I have been sometimes accused that I probably “keep her skinny on purpose, in order not to let her follow in my steps". This is so wrong. I just try to let her and her brother create their very own (different from mine) relationship with food for the years to come…

Food should be food. Something of nutritional substance that you live on. Like water. You do not drink water to make you happy or punish yourself with when you are unhappy. Water is water and that is all; it quenches your thirst. This is what food should do with hunger.

Well, I should probably also include the hu-u-u-u-ge problem of people’s laziness when talking about kids’ relationship with food. Being busy is one thing, but being lazy and unwilling to prepare some good food for your kids is another one. I am afraid some people would rather not cook food to their kids as they think this is time and effort consuming process. So they order fast food items instead. Sometimes teenagers have not tasted more that 10-15 varieties of food in their lives, and they will keep that habit for the years to come...

Although busy, we try to do our best to give our kids the chance to taste varieties of homemade food as well as restaurant food, not sticking to "their favorites" only or to "kids' menu". We have tried to introduce various kinds, so they can make their own choices. If they have never tried some type of food – how will they know if they like it or not?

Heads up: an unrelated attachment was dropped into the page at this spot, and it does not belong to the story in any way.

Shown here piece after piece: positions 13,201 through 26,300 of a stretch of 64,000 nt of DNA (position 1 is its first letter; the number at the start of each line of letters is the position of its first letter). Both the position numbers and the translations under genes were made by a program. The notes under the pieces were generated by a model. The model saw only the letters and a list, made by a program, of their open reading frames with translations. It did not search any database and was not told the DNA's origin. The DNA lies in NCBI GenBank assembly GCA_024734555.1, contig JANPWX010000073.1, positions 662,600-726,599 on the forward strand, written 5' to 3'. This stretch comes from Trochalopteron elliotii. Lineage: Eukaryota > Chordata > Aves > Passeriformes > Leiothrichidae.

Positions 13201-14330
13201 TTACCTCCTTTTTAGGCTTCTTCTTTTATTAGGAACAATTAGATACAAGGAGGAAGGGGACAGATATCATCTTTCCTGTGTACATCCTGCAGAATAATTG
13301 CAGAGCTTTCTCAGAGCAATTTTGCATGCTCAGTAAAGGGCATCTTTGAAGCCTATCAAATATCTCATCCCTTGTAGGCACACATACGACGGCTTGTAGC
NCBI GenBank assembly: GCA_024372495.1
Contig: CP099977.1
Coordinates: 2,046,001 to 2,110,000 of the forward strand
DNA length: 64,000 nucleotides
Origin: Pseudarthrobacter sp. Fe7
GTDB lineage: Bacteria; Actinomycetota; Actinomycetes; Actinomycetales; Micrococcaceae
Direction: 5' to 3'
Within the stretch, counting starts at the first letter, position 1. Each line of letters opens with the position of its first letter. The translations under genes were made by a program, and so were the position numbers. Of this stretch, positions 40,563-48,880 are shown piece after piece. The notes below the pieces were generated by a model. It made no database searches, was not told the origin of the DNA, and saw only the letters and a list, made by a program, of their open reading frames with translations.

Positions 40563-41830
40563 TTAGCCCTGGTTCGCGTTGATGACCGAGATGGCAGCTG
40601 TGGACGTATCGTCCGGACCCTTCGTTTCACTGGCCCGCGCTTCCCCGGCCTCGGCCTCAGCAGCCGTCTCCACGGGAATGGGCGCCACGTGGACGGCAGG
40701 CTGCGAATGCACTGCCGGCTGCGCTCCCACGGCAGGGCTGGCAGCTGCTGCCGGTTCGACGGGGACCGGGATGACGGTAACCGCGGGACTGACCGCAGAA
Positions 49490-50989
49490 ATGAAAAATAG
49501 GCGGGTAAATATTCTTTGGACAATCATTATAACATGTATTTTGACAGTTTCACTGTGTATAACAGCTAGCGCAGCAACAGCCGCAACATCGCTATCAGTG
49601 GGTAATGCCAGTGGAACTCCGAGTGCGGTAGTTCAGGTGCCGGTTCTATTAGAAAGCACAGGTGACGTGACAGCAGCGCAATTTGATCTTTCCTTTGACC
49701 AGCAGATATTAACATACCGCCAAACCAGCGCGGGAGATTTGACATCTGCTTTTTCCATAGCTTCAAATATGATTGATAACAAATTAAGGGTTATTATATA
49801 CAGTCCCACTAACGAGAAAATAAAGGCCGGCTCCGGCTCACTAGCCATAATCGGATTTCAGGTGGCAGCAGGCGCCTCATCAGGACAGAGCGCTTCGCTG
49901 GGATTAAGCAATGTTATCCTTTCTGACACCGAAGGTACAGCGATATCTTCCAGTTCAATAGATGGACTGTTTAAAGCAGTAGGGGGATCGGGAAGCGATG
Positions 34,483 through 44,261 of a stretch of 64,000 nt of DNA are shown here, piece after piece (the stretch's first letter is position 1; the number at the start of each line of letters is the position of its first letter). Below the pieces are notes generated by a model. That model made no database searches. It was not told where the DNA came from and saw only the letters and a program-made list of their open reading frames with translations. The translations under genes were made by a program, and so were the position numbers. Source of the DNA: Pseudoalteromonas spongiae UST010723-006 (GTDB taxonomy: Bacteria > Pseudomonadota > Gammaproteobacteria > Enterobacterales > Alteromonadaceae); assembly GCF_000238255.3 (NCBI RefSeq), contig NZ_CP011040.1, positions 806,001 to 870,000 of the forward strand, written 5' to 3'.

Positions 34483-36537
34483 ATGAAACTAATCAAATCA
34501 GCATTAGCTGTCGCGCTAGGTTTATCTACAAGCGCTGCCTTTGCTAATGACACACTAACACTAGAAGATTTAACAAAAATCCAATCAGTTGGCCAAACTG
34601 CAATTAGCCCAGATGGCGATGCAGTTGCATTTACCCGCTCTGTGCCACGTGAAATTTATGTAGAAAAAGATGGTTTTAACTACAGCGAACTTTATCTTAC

The result is a good one so far. They are open to food-tasting and sometimes surprise friends with their choices when dining out. Our eight-year-old daughter likes items that are not very popular with kids her age. Not everything is highly nutritional in the list of her preferences but it is diverse at least.

She loves all kinds of seafood – fish (salmon is her favorite), mussels (thank you, Olive Garden!), scallops, lobster, shrimps, everything. She loves Chinese food, she loves Japanese food; she is a passionate sushi eater. Our son is very much the same, sans the sushi – he is a bit reluctant with it. But if we drop both of them somewhere in Italy and leave them there for months, they will be happy with everything served around…

We cook at home, at least one meal every day and our kids have been used to home-cooked meals. Some days it happens that we get to cook all through the day: an omelet for breakfast, chicken dish for lunch and then we might cook something for dinner too...

Of course, they are just kids - so they would also go for the popular kids’ menu - they spaghetti, pizza and burgers... Burger King occasionally, yes; but not on everyday basis. I really hope we have helped them see food in a different and friendly way from what we were used to do in our childhood.

My point is: parents can rectify the mistakes they had had by not repeating them with their kids. This is what makes me feel good in my own eyes. I do not want my children to follow my stupid irrational actions.

I want them to have a better relationship with the world around them. Including food.

 our daughter seems more interested in being photographed next to the desert we made together, rather than actually eating from it...